Putting the INDY Press Club on Probation

Editor’s Note: Patrick O’Hannigan is an award-winning public speaker, a hobbyist photographer, and a two-time judge for STC Regional Competitions. He has also written incisive essays for the publishing arms of think tanks like The American Spectator (Arlington, VA), The Federalist (Washington, D.C.), and The Civitas Institute (Raleigh, NC).

 

Like other American metropolitan areas, North Carolina’s Raleigh-Durham-Chapel Hill axis, the Triangle, sustains a progressive weekly paper fueled by advertisements. Earlier this year, Indy Week launched a campaign to secure a more predictable revenue stream by touting the benefits of membership in the INDY Press Club. For a modest monetary contribution, readers can support independent local journalism, which is described in an “own goal” kind of way as a combination of “fearless watchdog reporting” and “essential arts and culture coverage.” The case for the second thing is much stronger than the case for the first thing.

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Indy has been honest about valuing transparency more than objectivity. What is not as well known is that its standard gambit is to court or create controversy. Social justice warriors are not happy people, so every teapot they can find is gifted with a tempest. Did you know, for example, that “Nine Out of Ten Tabletop Games Are Made By White Men”? A cover story in February left readers with the impression that this is a problem. But whether it’s a bigger problem than voter suppression efforts, alleged tolerance for white supremacy on UNC’s flagship campus, or the way men dominate stand-up comedy, remains to be seen.

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Indy engineers agitprop, which in this case is thumb-on-the-scale advocacy designed to move policy in a progressive direction at any cost. Why simply report on what you can rail against?

Profiling Raleigh restaurateur Ashley Christensen on the occasion of her being named Outstanding Chef at this year’s James Beard Awards, the Indy wanted to know how being a gay woman has “changed the way that you run your restaurants.” Christensen answered the question thoughtfully, but because she and her interviewer made similar assumptions, neither wondered whether the self-acceptance that undergirds confidence might be bigger than sexuality.

In this instance as in many others, reflexive reverence for diversity seems a defect of the imagination comparable to thinking that the best part of waking up is Folgers in your cup. By highlighting “marginalized” voices who dominate pop culture, Indy wallows in stereotypes that it wants the rest of us to be free from. “Victim Bingo” is an unforgiving pastime. Why would a gay chef be asked about how sexuality influences her cooking? Straight chefs don’t get questions like that, and it’s not as though peer-reviewed studies have shown that gay chefs use cilantro or turmeric more readily than their straight counterparts.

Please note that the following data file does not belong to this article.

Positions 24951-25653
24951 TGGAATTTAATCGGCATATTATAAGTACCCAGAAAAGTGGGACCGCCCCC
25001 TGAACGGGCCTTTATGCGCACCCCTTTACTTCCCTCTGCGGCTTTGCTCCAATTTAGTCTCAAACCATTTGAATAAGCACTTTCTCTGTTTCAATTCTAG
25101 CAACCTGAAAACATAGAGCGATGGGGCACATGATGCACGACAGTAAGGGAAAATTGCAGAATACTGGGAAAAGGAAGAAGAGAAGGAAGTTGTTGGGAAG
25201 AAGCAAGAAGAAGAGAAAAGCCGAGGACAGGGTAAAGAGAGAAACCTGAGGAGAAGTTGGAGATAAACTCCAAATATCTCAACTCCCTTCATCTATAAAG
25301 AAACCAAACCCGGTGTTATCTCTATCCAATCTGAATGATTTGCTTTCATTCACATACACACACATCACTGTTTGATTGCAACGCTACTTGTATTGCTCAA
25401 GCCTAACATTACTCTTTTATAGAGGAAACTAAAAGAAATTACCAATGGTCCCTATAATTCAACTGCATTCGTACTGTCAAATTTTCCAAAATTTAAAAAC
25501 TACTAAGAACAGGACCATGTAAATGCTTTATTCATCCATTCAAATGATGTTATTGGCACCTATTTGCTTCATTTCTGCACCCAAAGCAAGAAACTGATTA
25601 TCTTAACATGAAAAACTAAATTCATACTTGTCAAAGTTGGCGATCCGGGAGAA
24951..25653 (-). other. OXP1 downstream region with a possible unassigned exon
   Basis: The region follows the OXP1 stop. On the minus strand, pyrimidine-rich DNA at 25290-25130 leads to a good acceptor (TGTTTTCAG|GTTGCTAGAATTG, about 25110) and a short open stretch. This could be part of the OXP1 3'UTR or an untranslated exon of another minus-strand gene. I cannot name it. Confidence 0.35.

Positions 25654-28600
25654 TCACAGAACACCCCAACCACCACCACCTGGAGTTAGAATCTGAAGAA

What counts more than reporting news “without fear or favor” among people made nervous by the First Amendment’s “free exercise of religion” clause is the idea that honest work involves “sticking it to the Man.” For example, a recent Indy story touted the benefits of drinking “natural” wine, not least among them the chance to “rebel against the wine-industrial complex.” The story extolled natural wine as a byproduct of a “sacred hands-off (meaning chemical-free) approach” that depends on grapes being organically or biodynamically farmed, harvested by hand, and fermented without additives.

A wine importer from Durham responded to that story with a letter to the editor featured in a subsequent “Backtalk” column (Yes, they really call it that, as though readers were mouthy teenagers). He challenged the premise of “natural”wine, saying “After reading your article, I am wondering if you are not exposing a non-issue.” More particularly, he said, “It is unclear to me — and to the producers to whom I have shown your article — what meaningful difference, except drinkability or excellence, there really is between your so-called natural wines and organic ones.”